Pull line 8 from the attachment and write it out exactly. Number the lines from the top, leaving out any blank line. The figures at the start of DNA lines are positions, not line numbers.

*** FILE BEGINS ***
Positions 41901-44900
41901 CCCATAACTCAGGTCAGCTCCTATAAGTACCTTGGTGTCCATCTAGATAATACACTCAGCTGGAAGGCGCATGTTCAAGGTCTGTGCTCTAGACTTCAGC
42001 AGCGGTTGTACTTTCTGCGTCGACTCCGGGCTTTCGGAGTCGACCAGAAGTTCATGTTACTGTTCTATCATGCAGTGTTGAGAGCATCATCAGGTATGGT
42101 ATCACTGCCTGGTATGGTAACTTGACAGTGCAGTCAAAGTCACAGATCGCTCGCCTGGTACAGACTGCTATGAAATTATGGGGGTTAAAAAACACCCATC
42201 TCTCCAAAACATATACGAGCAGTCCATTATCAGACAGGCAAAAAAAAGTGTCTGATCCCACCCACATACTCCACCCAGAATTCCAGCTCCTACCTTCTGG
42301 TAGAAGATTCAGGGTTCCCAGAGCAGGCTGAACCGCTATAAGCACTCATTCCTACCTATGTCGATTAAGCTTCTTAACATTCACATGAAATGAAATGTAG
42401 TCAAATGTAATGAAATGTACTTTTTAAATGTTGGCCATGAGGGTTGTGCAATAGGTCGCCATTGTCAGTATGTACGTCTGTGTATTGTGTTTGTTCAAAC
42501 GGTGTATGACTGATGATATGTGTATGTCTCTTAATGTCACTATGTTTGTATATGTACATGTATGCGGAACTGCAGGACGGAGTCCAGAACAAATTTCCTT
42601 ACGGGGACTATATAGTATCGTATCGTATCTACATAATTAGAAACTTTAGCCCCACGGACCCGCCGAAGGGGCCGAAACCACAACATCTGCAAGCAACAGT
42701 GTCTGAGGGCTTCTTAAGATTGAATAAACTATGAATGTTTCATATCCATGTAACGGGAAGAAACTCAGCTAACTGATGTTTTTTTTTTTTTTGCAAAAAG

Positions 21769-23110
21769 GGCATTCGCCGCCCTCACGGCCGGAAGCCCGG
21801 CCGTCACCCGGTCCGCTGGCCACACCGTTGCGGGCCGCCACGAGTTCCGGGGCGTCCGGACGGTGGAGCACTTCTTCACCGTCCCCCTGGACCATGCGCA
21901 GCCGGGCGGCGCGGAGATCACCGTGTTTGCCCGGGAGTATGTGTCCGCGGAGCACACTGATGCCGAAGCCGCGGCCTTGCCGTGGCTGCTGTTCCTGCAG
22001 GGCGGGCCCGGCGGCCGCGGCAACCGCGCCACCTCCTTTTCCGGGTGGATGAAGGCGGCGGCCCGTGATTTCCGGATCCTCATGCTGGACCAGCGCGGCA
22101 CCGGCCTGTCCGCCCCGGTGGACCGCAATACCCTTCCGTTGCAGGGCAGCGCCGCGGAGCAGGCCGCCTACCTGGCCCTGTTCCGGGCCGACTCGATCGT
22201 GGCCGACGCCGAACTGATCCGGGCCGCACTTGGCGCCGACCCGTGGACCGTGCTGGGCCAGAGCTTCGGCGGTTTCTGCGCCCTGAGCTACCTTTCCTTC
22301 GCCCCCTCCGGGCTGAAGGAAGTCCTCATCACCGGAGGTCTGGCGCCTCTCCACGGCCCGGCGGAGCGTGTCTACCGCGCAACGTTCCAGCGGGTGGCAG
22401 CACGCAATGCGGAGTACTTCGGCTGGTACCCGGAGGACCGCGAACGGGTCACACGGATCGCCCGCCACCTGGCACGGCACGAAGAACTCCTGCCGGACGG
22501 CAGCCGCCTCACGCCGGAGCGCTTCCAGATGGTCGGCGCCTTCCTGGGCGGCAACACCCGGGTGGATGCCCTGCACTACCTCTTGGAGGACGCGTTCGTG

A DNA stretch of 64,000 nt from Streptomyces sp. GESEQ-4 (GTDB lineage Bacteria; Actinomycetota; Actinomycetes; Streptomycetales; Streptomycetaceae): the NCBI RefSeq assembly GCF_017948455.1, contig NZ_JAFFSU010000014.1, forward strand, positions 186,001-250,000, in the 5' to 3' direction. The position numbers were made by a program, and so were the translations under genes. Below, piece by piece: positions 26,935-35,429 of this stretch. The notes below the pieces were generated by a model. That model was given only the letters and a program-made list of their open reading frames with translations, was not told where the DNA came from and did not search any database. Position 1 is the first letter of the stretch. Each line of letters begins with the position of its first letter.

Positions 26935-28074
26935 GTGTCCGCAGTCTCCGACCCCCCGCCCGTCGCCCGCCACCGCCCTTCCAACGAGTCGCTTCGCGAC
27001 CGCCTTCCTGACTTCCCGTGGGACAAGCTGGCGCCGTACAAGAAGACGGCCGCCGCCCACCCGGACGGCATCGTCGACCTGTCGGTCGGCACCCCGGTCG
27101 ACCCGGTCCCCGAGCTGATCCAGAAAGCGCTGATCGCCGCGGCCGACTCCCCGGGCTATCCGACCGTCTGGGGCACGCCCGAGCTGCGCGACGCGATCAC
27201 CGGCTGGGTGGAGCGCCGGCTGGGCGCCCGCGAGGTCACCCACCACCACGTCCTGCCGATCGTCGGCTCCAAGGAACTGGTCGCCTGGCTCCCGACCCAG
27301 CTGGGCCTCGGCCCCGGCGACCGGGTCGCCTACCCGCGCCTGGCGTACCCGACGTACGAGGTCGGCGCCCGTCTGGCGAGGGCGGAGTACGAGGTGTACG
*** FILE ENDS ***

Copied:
42501 GGTGTATGACTGATGATATGTGTATGTCTCTTAATGTCACTATGTTTGTATATGTACATGTATGCGGAACTGCAGGACGGAGTCCAGAACAAATTTCCTT